Saturday night, I finally saw the film that destroyed United Artists: Michael Cimino’s Heaven’s Gate. It wasn’t anywhere near as bad as legend proclaimed. Nor was it as good as recent revisionists insist.
The Heaven’s Gate disaster changed Hollywood. In 1979, Cimino was riding high as the writer and director of the Oscar-winning Deer Hunter. United Artists gave him $11.6 million to turn his screenplay, The Johnson County War, into an epic western. Cimino’s perfectionism and runaway ego ballooned the cost to over $44 million – a record-breaking expense at the time. Critics and audiences hated the long, slow, lumbering, self-consciously arty film. It brought in less than a 10th of its cost, and the name Heaven’s Gate became synonymous with an overpriced flop.
The film always had its champions. It was praised at its Cannes Film Festival premiere, and its reputation as something like a masterpiece grew over the decades. In 2011, Heaven’s Gate came in 12th in Time Out London‘s list of the 50 Greatest Westerns. The following year, Criterion released the film on Blu-ray and DVD.
I streamed Heaven’s Gate from Filmstruck, where it’s available through the end of April.
In an odd way, Heaven’s Gate reflects one of John Ford’s best westerns, My Darling Clementine. Like that masterpiece, it’s set in a town balanced between wilderness and civilization. A handful of ruthless men threaten the peace, and a new sheriff is in town.
Yes, that’s a clichéd western plot, but what separates Clementine, and Heaven’s Gate, from other westerns is the concentration on place, character, and atmosphere. Both films ignore the plot’s basic conflict for large periods of time, allowing us to get to know the characters and watch as a settlement turns into a town and a community. In Ford’s film, the good people of Tombstone dance in celebration at a church raising; in Heaven’s Gate‘s Johnson County, they skate to music in the new roller rink.
The big difference, of course, is that My Darling Clementine runs a quick 97 minutes (Ford’s original cut was a bit longer). The current “director’s cut” of Heaven’s Gate runs 216 minutes. This is Lawrence of Arabia territory, without enough material to justify the length.
Watching Heaven’s Gate, it’s easy to imagine Cimino, proud of every beautiful shot, unwilling to cut anything. The simple story is told so slowly that it’s painful. At least a third of a picture – possibly half – could be removed without hurting story, character, or atmosphere. You could easily shorten the movie by 25 minutes by simply removing the pointless prologue and epilogue.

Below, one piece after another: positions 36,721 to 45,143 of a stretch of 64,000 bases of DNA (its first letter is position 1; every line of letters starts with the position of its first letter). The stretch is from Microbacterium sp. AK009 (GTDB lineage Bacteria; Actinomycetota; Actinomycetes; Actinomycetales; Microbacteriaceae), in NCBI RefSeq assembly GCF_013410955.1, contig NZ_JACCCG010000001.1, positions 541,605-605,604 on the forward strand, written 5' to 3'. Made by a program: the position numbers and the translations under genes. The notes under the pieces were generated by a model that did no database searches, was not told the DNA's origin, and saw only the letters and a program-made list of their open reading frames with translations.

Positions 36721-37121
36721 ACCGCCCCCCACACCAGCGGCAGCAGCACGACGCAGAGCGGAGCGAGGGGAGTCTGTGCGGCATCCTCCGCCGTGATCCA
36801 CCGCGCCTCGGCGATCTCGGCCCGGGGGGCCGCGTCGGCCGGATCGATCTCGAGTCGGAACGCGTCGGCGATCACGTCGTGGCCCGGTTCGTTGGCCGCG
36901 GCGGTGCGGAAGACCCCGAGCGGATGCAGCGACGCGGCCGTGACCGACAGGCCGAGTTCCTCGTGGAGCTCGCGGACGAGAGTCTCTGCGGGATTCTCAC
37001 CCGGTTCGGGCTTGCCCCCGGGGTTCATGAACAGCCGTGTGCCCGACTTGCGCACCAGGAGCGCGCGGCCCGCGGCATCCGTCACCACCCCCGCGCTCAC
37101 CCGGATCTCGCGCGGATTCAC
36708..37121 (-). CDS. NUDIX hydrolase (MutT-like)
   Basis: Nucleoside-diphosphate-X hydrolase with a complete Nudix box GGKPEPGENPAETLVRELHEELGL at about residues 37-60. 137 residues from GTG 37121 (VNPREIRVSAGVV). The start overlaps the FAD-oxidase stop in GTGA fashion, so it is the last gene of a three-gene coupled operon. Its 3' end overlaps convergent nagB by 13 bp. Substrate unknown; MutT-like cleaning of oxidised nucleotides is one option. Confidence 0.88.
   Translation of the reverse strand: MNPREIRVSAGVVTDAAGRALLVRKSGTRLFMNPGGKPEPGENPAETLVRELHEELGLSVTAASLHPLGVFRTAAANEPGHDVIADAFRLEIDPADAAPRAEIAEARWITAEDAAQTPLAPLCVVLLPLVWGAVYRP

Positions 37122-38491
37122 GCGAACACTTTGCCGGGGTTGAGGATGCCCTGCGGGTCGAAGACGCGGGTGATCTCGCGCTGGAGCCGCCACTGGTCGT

Speaking of atmosphere, Cimino apparently fell in love with loud sound effects. I’m not talking about gunfights, which should be loud. I’m talking about footsteps, crowd noise, and propts. The incidental sound effects are so loud that they often drown the dialog. In one scene, two men talk as one of them refills a flask. The liquid entering the flask sounds louder than the dialog.
On the plus side, Heaven’s Gate just might tie with McCabe and Mrs. Miller
as the best-photographed western ever made. And I’m not just talking about pretty scenery (although there’s plenty of that). Cinematographer Vilmos Zsigmond almost always gives us a sense of where we are, and how it feels to be there. It’s not just the great outdoors, but the great outdoors at a particular time of day. It’s not just a crowded room, but a room lit by windows or gas lamps, with a sense of joy or foreboding. The clouds seem to tell a story of their own (another similarity for Clementine). Zsigmond, in my opinion the master of anamorphic Panavision, also shot McCabe.
Heaven’s Gate‘s story seems exceptionally timely today. An organization of wealthy men, backed up by the government, create a mercenary army to get rid of the poor, hard-working immigrants trying to build a new life in America.
At least some of the characters are vivid and realistic. Kris Kristofferson gives a fine performance as the new sheriff – an alcoholic with a sense of right and wrong. Isabelle Huppert plays his lover, the county madam, to perfection. On the other hand, John Hurt and Christopher Walken play characters whose purpose seems entirely pointless.
But whatever good is in the film gets lost in the last act. The two big battles, which seem to go on forever, are obscured by so much dust that you can’t tell who’s shooting who. Here Cimino’s and Zsigmond’s talents seem to disappear. All we get is ghostly images of mayhem, capped with an anti-climactic fizzle.
Heaven’s Gate is neither a turkey nor a masterpiece. I’d give it a C+. It has elements of greatness and long stretches of deep boredom. It’s the work of an undisciplined genius, working without supervision, caught in a trap of his own ego.
If you want to read more about Heaven’s Gate, there’s an excellent article on Wikipedia. If you want more than that, find a copy of Steven Bach’s book, Final Cut.